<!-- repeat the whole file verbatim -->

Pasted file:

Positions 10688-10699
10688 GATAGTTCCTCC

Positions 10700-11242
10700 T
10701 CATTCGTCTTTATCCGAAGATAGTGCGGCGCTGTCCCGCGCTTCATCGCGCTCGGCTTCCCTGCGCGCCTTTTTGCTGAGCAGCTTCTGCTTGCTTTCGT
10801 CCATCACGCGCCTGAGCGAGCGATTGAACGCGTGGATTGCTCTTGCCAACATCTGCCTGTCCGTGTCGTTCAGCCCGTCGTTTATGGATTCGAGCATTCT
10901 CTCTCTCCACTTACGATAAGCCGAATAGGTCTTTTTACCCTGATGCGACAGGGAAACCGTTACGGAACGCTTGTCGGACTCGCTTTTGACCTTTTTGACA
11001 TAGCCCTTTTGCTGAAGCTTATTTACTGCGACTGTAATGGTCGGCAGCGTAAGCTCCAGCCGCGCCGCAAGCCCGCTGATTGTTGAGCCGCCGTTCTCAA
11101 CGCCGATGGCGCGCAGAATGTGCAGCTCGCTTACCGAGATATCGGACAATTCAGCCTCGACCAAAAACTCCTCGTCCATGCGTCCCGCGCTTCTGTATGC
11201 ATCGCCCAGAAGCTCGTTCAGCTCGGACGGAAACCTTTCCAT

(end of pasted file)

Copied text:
Positions 10688-10699
10688 GATAGTTCCTCC

Positions 10700-11242
10700 T
10701 CATTCGTCTTTATCCGAAGATAGTGCGGCGCTGTCCCGCGCTTCATCGCGCTCGGCTTCCCTGCGCGCCTTTTTGCTGAGCAGCTTCTGCTTGCTTTCGT
10801 CCATCACGCGCCTGAGCGAGCGATTGAACGCGTGGATTGCTCTTGCCAACATCTGCCTGTCCGTGTCGTTCAGCCCGTCGTTTATGGATTCGAGCATTCT
10901 CTCTCTCCACTTACGATAAGCCGAATAGGTCTTTTTACCCTGATGCGACAGGGAAACCGTTACGGAACGCTTGTCGGACTCGCTTTTGACCTTTTTGACA
11001 TAGCCCTTTTGCTGAAGCTTATTTACTGCGACTGTAATGGTCGGCAGCGTAAGCTCCAGCCGCGCCGCAAGCCCGCTGATTGTTGAGCCGCCGTTCTCAA
11101 CGCCGATGGCGCGCAGAATGTGCAGCTCGCTTACCGAGATATCGGACAATTCAGCCTCGACCAAAAACTCCTCGTCCATGCGTCCCGCGCTTCTGTATGC
11201 ATCGCCCAGAAGCTCGTTCAGCTCGGACGGAAACCTTTCCAT